In the upcoming fact-based psychological thriller "Final Vision" (Dec. 10 on Investigation Discovery), Scott Foley goes dark -- very dark -- as Jeffrey MacDonald, the Army doctor convicted in 1979 of murdering his pregnant wife and two children. The film centers on both the crime and the trial, as well as writer Joe McGinniss, who started work on his book "Final Vision" at the request of MacDonald himself.
Foley's familiar with military types. Over on "Scandal," he's been playing one with plenty of issues of his own. Things are never what they seem on the ABC drama, and everyone has his or her own agenda, and this season his character Jake Ballard has been Olivia Pope's sounding board, moral compass and part-time love interest.
"I know that people expect a certain thing of me as an actor," Foley said. "I think they expect 'Scott Foley' and I'm not quite sure what that means, so it's strange. People expect me to be the quarterback, you know? And I've played the quarterback before.
"But I'm much goofier, and I have a much drier sense of humor than people think, so if they don't know me, it might take them a second to realize, 'Oh -- oh, that was a joke!' People don't necessarily expect that; they see a tall, handsome, semi-in shape guy who maybe has it all together. When truth be told? I was up at 5 a.m. with my kids, I've got eggs in my hair and let's talk about that! I'm most comfortable when I can make fun of myself."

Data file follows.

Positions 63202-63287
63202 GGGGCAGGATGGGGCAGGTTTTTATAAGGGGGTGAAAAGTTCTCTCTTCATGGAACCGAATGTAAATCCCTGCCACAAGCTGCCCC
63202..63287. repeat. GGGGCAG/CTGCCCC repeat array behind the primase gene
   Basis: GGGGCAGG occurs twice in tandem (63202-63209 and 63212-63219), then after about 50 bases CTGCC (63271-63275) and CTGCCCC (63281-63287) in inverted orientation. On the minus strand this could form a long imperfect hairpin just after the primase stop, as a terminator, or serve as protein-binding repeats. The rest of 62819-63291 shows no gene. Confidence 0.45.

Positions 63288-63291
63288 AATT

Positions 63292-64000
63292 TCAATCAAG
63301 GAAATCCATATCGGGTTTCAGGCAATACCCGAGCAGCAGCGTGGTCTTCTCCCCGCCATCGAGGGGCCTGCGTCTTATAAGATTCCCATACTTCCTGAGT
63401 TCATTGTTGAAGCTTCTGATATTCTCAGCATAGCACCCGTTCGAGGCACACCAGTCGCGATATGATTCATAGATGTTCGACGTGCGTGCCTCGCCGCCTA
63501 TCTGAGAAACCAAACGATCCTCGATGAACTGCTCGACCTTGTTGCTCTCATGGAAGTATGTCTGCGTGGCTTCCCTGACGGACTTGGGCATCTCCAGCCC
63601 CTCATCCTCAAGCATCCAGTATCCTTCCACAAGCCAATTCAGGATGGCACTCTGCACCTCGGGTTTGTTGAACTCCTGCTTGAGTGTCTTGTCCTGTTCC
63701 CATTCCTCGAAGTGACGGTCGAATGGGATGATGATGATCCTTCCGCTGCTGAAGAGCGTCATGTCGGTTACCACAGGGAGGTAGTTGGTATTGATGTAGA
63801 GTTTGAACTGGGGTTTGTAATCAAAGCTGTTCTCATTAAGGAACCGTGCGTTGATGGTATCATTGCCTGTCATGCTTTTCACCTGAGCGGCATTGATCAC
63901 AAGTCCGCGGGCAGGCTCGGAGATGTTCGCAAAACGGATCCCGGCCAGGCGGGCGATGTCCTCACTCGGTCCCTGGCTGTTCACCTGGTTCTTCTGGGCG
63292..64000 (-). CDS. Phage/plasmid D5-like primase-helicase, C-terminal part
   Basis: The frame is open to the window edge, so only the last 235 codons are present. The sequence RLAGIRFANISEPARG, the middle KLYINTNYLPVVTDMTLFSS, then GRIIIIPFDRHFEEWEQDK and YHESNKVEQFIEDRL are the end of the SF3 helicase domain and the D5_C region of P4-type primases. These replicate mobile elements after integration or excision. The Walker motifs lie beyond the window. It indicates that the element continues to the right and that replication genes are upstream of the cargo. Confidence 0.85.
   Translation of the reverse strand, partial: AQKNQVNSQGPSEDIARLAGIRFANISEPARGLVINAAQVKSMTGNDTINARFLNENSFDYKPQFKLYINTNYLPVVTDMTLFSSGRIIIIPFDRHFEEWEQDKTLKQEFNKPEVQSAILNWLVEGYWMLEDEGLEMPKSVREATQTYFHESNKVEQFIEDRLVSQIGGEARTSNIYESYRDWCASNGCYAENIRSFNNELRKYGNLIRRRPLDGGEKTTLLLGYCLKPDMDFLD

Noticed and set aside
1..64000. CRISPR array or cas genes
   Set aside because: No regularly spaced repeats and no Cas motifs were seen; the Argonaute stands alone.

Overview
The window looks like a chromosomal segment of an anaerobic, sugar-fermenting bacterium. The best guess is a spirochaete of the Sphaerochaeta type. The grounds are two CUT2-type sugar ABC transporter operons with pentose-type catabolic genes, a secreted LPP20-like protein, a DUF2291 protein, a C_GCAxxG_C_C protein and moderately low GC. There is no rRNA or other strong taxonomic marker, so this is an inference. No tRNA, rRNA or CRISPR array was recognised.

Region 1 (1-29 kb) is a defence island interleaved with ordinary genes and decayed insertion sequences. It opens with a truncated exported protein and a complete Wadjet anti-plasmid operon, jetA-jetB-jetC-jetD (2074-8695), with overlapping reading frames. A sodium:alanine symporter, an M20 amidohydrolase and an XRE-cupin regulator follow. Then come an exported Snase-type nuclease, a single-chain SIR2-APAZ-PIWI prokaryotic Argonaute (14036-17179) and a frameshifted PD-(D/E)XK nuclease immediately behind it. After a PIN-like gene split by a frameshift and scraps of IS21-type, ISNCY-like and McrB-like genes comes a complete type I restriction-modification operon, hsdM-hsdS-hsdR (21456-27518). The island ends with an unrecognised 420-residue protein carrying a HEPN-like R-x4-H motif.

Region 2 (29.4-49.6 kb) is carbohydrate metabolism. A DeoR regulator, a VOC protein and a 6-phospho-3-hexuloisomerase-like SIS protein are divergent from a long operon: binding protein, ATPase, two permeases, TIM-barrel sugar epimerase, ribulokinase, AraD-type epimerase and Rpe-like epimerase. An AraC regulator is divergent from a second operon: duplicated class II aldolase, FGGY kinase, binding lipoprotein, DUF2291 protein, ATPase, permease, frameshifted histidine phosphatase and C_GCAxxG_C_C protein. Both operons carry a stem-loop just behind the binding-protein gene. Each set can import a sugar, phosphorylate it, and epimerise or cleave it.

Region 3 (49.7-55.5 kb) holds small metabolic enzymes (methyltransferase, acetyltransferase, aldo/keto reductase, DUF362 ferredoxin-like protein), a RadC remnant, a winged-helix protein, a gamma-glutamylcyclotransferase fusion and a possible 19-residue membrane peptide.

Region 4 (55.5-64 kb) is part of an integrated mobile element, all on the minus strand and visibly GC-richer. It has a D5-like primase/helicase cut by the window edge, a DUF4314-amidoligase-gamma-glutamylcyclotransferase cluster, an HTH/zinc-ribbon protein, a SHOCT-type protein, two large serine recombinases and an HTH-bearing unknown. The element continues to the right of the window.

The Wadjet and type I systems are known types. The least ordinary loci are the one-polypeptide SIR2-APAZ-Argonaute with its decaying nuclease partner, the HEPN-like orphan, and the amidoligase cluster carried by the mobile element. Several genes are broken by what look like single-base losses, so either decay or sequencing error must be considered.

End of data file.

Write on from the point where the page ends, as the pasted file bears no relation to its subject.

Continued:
The times when he starts feeling uncomfortable? When all eyes are on him. "I'm a blusher. And it's something that happens to me regularly."
It's not a problem when it happens on camera, he said, because "usually I have enough makeup on to cover it. But when I'm in an audition or I'm standing up to give a speech or something, that's when I blush. I think it's when I feel judged, if that makes sense! I get self-conscious, and I hear myself talking and it just happens."
MY WORST MOMENT ...
"I know it sounds ridiculous, but the more well-known I become, the more I blush for a number of reasons. It starts in my neck, and it goes to my cheeks and it won't go down for 10 minutes. I have always blushed, I don't know what it is.
"This incident in particular that has really stayed with me was when I reading for a fairly prominent feature film director named Mimi Leder. I don't even remember what movie it was. It might have been for 'Deep Impact,' which she directed. It was around the time that 'Armageddon' was coming out, and there were a couple similar movies like that the same time. I'm not a very good auditioner, but I was excited to go read for her.
"When you go into an audition, there's usually five minutes of banter and shooting the (breeze) with everyone in the room. And then I can always feel it when it's like, 'OK, the small talk is over, they're ready to hear you read -- you need to step up and do your thing now.' I've prepared, and I know the lines and it's all good.